Rotarian Michelle Owen, left, passes Starfish food bags to Suwilaaks vice principal Roberta Clarke for delivery to students who no longer can take them home from school because of the COVID-19 pandemic. (Photo courtesy Ron Malmas)

Student food pack demand soars because of school closure

Starfish program now delivers food to students’ homes

The demand for a Friday afternoon take-home student food program run under the auspices of the Rotary Club of Terrace Skeena Valley has soared since the COVID-19 pandemic closed schools.

Compared to providing for approximately 60 students at a small number of schools prior to the pandemic, the Starfish program now provides food packs to approximately 170 students at more schools.

Because schools cannot offer regular breakfast and lunch programs, Starfish took on extra importance at the end of spring break in March when it became apparent school closures would go on for some time, says Starfish coordinator Ron Malmas.

“There is just such a greater need now,” he said.

Just as was the case pre-pandemic, the goal is to provide a nutritious selection of food for a student that can last over the weekend and now, in the pandemic era, every effort is made to bolster the quantity that is distributed.

“Fruit, porridge, pasta … a good variety for a student and to help another,” said Malmas.

A group of volunteers made up of community members, Rotarians and school district support workers gather each Friday at the Parkside gym where bags are laid out, awaiting food items for placement.

“This is a partnership — Rotary, the school district and Save On Foods,” said Malmas, adding that the combination of the three along with the volunteers has resulted in smoothly operating system.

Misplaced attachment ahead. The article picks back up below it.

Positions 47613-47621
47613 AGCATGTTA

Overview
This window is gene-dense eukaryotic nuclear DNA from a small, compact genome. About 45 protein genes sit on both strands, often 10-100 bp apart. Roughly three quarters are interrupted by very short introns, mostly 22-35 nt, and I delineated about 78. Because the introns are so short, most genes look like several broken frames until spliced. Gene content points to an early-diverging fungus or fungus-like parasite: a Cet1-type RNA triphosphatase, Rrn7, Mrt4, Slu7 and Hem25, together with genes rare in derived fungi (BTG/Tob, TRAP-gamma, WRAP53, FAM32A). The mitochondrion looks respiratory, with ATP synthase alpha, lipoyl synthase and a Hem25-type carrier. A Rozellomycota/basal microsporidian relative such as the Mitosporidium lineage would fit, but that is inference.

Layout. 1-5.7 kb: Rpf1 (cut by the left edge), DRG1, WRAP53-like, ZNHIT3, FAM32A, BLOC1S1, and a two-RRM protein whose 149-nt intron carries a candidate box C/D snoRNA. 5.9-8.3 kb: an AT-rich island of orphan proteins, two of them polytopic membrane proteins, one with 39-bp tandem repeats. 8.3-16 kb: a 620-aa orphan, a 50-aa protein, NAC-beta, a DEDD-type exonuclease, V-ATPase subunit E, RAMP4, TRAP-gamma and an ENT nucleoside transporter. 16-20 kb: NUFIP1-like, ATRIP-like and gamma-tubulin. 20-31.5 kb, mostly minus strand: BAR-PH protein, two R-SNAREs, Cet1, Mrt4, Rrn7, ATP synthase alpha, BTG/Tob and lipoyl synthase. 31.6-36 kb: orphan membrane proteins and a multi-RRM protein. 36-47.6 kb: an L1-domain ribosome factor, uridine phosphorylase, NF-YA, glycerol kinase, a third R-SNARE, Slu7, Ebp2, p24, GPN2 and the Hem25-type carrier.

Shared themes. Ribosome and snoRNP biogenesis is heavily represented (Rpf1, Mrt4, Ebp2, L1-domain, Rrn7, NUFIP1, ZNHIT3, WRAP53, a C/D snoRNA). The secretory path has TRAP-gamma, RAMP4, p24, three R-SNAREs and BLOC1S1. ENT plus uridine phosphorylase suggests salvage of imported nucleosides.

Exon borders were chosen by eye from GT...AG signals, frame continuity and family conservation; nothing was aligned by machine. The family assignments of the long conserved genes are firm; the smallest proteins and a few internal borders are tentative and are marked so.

In the past, pack bags could be reused but in these times, that’s not permitted so Save On Foods not only provides food items at an attractive cost, but also sturdy bags each week.

With the increased demand, Malmas puts the weekly cost at $2,500 or $10,000 a month with financing coming from grants, business and private donations and schools themselves who are passing along the money that would otherwise be spent on in-school food programs.

“Donations can be made to the school district, which can offer a charitable receipt, and they flow the money right to us,” said Malmas.

When ready, the food packs are placed in vehicles and delivered by the school principals to their students’ homes.

“They know where it’s needed,” said Malmas. “The goal here is to help kids in need.”

School district official Agnes Casgrain, who looks after the district’s varied food programs, says having school district principals and other school district employees do the deliveries helps maintain confidentiality between the district and families.

“By allowing their family name to be on our list they are sharing a vulnerability with us and we need to hold that vulnerability in gentle hands,” she said.

Casgrain recently spent a day at the Parkside gym helping to pack bags, saying it was an experience that shows what can happen people come together for a common purpose.

“There was a special feeling of camaraderie perhaps grown from the satisfaction people get from doing something that is good and right,” she said.

This is the third year for the Starfish program in Terrace and although it does not normally continue on once school ends, there is consideration for doing that this summer because of the pandemic, Casgrain continued.

“Parkside School will be available as a venue and if what we have seen in terms of volunteers over the last few months is any indication then the work team volunteers will be willing and ready to help out,” she said.

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